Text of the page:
The impression among outsiders who have observed the development of the LTTE is that you — as its leader — have only recently begun to take a deeper or more detailed interest in politics..... whereas earlier you used to live mainly in the realm of military ideas. (You were considered shy and did not meet people easily, which would make it difficult in politics.) Now they find you speaking out on a number of political issues...

In reality, it has always been clear to me that an armed struggle takes shape only against a political background. If I had been a man without political clarity..... I went underground around 1973 and you know that leading an underground life is a very difficult proposition. I have led an underground life for a long time..... between 1973 and 1983, it was a very difficult period for us, with the army on the rampage..... to escape their net was very difficult. If we were able to go through this experience and are able to stand firm today, then surely you will concede that we could not have been political innocents or carried on without a political background!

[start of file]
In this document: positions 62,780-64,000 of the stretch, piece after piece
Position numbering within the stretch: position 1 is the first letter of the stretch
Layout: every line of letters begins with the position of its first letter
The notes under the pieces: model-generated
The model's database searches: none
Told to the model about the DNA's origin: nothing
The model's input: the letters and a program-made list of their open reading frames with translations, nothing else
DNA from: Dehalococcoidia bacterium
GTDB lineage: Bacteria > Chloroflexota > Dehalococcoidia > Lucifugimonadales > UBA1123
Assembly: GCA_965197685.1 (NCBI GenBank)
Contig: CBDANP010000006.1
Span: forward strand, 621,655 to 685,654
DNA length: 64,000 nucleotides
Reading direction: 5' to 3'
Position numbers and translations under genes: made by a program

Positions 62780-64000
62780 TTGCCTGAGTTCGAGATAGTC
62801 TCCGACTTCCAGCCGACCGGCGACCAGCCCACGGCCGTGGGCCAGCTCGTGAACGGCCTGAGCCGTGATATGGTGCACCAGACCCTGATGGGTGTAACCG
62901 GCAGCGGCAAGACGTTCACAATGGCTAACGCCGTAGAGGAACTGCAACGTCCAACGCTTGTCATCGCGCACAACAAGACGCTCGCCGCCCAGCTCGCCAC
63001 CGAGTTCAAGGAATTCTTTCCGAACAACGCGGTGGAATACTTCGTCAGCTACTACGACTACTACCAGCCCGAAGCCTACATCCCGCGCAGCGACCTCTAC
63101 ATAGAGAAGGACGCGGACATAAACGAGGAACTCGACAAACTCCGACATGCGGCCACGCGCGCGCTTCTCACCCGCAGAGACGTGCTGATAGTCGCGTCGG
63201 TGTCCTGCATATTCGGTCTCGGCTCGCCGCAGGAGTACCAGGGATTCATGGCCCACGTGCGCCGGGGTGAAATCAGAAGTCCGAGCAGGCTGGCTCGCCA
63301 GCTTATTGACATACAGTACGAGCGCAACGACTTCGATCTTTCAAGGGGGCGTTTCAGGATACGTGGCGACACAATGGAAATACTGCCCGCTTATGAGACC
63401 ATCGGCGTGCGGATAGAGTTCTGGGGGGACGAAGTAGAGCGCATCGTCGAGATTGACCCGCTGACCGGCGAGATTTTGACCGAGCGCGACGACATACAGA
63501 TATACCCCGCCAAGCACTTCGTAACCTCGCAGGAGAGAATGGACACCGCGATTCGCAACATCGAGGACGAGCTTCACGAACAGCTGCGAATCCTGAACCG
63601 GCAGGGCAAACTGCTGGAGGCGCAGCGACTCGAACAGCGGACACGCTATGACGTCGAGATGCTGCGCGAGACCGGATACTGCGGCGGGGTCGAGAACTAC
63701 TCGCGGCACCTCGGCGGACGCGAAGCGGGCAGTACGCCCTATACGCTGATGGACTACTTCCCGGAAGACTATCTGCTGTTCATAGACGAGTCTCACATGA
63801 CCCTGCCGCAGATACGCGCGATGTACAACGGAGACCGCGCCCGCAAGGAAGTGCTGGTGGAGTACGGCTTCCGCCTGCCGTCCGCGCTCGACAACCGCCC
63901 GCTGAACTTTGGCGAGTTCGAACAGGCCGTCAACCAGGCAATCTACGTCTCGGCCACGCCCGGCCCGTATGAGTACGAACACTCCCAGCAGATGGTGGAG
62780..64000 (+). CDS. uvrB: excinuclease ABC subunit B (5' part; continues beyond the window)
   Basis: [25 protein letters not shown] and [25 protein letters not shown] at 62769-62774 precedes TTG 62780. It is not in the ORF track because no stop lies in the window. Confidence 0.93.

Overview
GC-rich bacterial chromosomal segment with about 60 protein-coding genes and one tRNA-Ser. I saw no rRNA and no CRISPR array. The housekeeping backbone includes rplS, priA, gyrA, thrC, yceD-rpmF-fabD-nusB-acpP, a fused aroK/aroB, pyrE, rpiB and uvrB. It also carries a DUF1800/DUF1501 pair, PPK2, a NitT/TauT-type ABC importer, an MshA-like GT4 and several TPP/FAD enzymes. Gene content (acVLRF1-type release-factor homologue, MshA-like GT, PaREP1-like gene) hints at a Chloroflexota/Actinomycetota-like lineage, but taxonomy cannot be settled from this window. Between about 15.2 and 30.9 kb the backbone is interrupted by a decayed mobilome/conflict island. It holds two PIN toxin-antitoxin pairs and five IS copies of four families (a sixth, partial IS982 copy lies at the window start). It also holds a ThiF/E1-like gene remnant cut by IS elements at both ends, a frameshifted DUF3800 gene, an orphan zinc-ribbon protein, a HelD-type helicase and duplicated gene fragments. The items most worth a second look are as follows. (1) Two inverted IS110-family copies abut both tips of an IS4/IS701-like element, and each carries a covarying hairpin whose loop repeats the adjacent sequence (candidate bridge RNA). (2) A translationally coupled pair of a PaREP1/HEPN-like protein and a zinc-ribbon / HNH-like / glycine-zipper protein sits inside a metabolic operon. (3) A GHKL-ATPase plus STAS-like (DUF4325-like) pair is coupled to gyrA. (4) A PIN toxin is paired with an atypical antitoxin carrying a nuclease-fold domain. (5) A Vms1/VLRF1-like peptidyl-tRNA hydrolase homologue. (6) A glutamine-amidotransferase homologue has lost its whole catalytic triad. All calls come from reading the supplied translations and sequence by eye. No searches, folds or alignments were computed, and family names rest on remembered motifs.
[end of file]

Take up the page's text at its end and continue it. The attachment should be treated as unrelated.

But one thing is true, despite this political background. My natural inclination makes me lay less emphasis on words. In serious politics, it won’t do to concentrate on talking; you must grow through action and then talk! You would have observed that only as we grew in our activities in the field did we come up to a position of meeting various people and explaining our ideas — only then did our words carry some value. Words must be matched and indeed preceded by content. This is crucial for our relations with our people. If people respect our fighters more, it is because of this extra discipline. Certain exemplary personal attributes, a certain personal rectitude—that is why our people are attracted to LTTE fighters. When you speak of a political outlook, people will respect you only if you prove yourself in action. Action gives your programme a political content. When we say during this period, "they will use the army to attack us, we will resist and counterattack and we will protect you", well.....only when we actually do it do we establish our political credibility and role.